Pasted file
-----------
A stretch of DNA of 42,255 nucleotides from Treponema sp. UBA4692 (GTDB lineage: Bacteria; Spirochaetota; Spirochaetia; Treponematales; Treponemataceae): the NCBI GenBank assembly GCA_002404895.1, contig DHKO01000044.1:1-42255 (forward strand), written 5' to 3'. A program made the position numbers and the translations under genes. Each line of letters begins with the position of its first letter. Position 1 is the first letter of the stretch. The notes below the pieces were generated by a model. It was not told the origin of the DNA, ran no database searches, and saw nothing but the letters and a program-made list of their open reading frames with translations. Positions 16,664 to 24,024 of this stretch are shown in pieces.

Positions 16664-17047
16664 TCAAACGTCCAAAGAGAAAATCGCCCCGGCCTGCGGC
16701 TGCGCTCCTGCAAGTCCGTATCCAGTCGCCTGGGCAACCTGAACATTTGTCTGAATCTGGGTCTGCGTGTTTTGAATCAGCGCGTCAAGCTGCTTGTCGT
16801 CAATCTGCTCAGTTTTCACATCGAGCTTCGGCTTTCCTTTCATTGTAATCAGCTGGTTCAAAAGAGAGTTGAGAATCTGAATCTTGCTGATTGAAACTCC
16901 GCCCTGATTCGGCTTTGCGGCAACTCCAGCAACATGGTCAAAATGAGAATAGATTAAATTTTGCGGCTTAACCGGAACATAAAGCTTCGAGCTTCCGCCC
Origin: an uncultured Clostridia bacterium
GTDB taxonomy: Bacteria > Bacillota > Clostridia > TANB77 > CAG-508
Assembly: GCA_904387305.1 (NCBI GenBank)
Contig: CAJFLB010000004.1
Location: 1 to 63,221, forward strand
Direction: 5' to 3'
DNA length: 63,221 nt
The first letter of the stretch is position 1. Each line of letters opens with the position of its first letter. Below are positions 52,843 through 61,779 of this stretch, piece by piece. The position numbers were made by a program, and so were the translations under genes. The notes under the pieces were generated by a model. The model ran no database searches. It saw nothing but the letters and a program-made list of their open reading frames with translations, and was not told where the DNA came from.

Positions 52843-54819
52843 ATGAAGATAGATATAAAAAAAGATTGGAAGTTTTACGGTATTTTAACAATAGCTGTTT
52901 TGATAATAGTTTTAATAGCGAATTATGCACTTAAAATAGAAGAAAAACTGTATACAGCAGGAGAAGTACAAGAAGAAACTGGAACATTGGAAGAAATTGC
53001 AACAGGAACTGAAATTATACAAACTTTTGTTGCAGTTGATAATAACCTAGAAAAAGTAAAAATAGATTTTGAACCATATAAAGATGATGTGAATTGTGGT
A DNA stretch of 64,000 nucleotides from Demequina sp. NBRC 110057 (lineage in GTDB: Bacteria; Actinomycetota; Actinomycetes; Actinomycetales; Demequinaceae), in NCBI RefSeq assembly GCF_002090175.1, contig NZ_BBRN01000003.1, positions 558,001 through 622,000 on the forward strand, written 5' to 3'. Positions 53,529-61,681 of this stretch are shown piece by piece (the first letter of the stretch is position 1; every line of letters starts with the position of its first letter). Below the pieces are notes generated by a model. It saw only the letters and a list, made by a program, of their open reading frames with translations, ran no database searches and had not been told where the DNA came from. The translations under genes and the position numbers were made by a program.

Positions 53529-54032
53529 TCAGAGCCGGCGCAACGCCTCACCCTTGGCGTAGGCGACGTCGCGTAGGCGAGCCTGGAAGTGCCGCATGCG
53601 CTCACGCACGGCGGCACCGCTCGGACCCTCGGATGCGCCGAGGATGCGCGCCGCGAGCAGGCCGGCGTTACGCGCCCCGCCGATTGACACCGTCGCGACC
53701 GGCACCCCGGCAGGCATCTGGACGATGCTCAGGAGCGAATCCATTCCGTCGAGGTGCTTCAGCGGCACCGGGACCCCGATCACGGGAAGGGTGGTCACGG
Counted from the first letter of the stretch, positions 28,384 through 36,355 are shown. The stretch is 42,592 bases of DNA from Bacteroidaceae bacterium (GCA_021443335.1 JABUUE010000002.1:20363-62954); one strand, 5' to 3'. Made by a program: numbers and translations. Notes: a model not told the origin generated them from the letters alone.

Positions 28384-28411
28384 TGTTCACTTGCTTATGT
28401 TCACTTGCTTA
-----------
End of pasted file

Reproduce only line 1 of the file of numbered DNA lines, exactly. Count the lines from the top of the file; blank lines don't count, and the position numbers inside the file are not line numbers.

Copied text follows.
A stretch of DNA of 42,255 nucleotides from Treponema sp. UBA4692 (GTDB lineage: Bacteria; Spirochaetota; Spirochaetia; Treponematales; Treponemataceae): the NCBI GenBank assembly GCA_002404895.1, contig DHKO01000044.1:1-42255 (forward strand), written 5' to 3'. A program made the position numbers and the translations under genes. Each line of letters begins with the position of its first letter. Position 1 is the first letter of the stretch. The notes below the pieces were generated by a model. It was not told the origin of the DNA, ran no database searches, and saw nothing but the letters and a program-made list of their open reading frames with translations. Positions 16,664 to 24,024 of this stretch are shown in pieces.